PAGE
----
R&D Tax Credit tipped to boost small businesses

Labor’s new R&D Tax Credit was passed through the Senate yesterday with amendments brokered by the Greens, including a quarterly payment option for small businesses.


The reforms propose a credit system that gives a 45% refundable R&D tax credit to organisations with an aggregated turnover of less than $20 million per annum.


All other companies will receive a 40% non-refundable tax credit. The Government expects to hand out $1.6 billion in tax credits annually.


Instead of receiving the tax credit in an annual lump, the Greens successfully pushed to have quarterly payments in a bid to improve cashflow for companies.


David Gelb, KMPG partner and head of R&D practice, says SMEs will be the main beneficiaries of the scheme.


“SMEs will be able to obtain a cash refund of 45% for their R&D, which provides a substantial incentive for them to take on the risk of innovating on new products and processes,” he says.


“At a time of uncertainty… it is pleasing that the Government has committed extra support for R&D. This will undoubtedly encourage entrepreneurship.”


“The new legislation also lifts a cloud of uncertainty for businesses that were holding back investing in innovation.”


Similarly, professional services firm Deloitte says the scheme will deliver much-needed certainty to Australian companies considering their future R&D investment programs.


Deloitte tax partner Serg Duchini says the laws will require a “collaborative and constructive approach to its implementation” to ensure affected firms are able to extract maximum benefit.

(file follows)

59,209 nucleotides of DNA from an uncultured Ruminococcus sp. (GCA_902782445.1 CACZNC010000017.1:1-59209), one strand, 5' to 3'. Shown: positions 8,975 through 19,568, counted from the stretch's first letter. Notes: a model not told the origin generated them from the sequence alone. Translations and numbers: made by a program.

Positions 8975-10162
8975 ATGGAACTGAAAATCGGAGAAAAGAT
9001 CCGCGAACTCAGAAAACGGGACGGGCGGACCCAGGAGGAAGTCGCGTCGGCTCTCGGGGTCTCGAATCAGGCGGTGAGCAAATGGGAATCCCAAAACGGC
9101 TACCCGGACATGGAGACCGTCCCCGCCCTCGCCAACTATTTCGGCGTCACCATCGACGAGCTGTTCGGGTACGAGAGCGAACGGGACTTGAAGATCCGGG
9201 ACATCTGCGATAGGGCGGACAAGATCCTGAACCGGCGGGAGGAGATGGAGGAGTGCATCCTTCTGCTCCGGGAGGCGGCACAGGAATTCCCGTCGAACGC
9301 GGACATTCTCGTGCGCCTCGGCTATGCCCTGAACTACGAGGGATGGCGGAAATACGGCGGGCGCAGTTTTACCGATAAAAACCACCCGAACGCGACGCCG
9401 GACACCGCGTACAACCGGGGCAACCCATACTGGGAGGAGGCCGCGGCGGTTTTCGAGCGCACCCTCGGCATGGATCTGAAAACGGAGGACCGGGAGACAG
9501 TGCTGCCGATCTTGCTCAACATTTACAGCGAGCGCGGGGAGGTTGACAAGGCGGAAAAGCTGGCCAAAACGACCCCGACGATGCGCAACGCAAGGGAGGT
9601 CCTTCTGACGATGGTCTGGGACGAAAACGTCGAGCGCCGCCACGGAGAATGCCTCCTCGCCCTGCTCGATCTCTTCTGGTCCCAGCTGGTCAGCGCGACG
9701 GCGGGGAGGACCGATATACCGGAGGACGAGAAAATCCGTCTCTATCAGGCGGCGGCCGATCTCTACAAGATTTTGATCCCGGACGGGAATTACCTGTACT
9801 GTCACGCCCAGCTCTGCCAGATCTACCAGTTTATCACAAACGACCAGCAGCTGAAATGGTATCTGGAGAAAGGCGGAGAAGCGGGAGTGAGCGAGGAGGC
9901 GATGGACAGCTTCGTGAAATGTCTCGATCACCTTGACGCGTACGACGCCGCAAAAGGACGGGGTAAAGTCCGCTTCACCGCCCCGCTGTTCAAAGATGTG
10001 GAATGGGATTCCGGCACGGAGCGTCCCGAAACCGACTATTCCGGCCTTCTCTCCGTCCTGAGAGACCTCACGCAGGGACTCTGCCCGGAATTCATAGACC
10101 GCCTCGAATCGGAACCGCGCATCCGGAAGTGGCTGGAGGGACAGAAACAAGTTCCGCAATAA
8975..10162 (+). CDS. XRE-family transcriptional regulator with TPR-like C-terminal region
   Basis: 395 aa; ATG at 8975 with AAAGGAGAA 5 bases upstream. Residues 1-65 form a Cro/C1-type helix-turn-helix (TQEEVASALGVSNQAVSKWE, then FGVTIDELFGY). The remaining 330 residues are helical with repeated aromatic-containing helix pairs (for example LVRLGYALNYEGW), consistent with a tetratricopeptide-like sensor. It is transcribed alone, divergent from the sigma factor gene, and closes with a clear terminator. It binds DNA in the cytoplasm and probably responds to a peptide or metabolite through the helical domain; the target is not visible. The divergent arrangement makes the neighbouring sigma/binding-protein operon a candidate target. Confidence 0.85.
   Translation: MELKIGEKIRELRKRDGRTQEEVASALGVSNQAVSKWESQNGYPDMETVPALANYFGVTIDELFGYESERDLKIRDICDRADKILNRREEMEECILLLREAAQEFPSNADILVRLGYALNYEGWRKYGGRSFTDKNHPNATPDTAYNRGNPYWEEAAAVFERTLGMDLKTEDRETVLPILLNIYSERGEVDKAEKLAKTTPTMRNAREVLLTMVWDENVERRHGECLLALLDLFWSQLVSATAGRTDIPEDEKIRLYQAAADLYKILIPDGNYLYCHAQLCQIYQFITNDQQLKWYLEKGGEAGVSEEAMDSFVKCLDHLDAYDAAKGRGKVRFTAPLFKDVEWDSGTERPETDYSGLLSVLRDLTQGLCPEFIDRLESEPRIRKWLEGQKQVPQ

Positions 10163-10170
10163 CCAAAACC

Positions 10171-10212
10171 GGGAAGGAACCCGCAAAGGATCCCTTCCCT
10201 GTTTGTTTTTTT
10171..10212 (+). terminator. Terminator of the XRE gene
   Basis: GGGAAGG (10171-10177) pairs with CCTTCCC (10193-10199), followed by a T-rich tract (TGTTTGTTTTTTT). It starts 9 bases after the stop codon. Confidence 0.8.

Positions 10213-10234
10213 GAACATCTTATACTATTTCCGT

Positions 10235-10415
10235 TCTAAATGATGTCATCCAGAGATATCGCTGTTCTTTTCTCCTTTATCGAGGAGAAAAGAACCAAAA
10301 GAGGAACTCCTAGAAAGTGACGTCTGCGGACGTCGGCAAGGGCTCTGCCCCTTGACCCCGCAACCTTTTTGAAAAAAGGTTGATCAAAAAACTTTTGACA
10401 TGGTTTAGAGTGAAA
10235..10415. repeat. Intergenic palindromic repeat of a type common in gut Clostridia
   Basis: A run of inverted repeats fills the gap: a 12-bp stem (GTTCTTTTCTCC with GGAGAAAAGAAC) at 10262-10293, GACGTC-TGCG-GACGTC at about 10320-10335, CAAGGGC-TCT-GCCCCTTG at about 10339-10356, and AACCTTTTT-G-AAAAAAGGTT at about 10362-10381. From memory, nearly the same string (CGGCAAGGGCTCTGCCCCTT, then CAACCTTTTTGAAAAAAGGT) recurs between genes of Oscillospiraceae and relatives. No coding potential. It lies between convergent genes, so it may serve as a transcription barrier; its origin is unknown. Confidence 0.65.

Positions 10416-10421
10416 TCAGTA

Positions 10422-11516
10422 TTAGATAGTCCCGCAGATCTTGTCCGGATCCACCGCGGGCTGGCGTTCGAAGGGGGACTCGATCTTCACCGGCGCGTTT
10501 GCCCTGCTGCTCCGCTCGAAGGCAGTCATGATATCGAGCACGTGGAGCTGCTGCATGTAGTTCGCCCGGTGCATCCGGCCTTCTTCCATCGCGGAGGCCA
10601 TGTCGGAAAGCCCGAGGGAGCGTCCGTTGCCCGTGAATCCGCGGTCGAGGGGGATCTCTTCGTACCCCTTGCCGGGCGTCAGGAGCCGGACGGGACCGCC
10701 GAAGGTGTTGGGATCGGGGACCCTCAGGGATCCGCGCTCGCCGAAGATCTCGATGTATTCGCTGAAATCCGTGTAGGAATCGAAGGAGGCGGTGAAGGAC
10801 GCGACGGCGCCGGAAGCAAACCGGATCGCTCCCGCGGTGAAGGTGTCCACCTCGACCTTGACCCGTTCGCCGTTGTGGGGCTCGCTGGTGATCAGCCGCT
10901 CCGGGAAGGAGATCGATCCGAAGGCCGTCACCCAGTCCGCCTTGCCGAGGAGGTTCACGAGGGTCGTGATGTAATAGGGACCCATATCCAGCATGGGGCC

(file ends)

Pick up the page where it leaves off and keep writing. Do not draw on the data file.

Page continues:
“This bill will transform the way many Australian companies structure their research and development activities. Some companies are going to see considerable benefits from the new regime,” Duchini says.


“Companies with an annual group turnover of less than $20 million will receive a refundable 45% R&D tax offset for uncapped expenditure incurred on a reshaped activity profile, delivering a 15% net benefit.”


Duchini says companies need to understand the differences between the current R&D Tax Concession and the new R&D Tax Offset, and plan for the transition.


“The new R&D Tax Offset presents a number of complex issues that companies will need to navigate if they are going to extract the maximum value,” he says.


“These include the new definition of eligible activities, the requirement to track and cost eligible activities at a more granular level, a new regime for the treatment of feedstock expenditure and a range of expanded administrative requirements.”


Similarly, Australian Industry Group has praised the scheme, with chief executive Heather Ridout saying it will support research and development “in large swathes” of manufacturing.


“We will be closely monitoring the take-up and effectiveness of the scheme and would urge the Government to be open to future amendments,” Ridout says.


“There is a lot of change in the scheme and how it is administered. It will be important for the Government to make a substantial effort to build understanding in industry of these changes.”


In the United Kingdom, the Government has increased the rate of R&D tax credit for SMEs from 175% to 200% for 2011/12 and 225% thereafter, subject to EU approval.


For a profitable SME spending £500,000 on qualifying R&D, each additional 25% deduction will be worth around £25,000 in cash.


In the United States, companies that don’t have research expenses for the previous three years can use 6% of their qualified research expenses to offset their tax liability, if they have any.


If you don’t have tax liability, they can claim the credit prospectively and carry it forward into a year when they do owe taxes.


Notify of
Inline Feedbacks
View all comments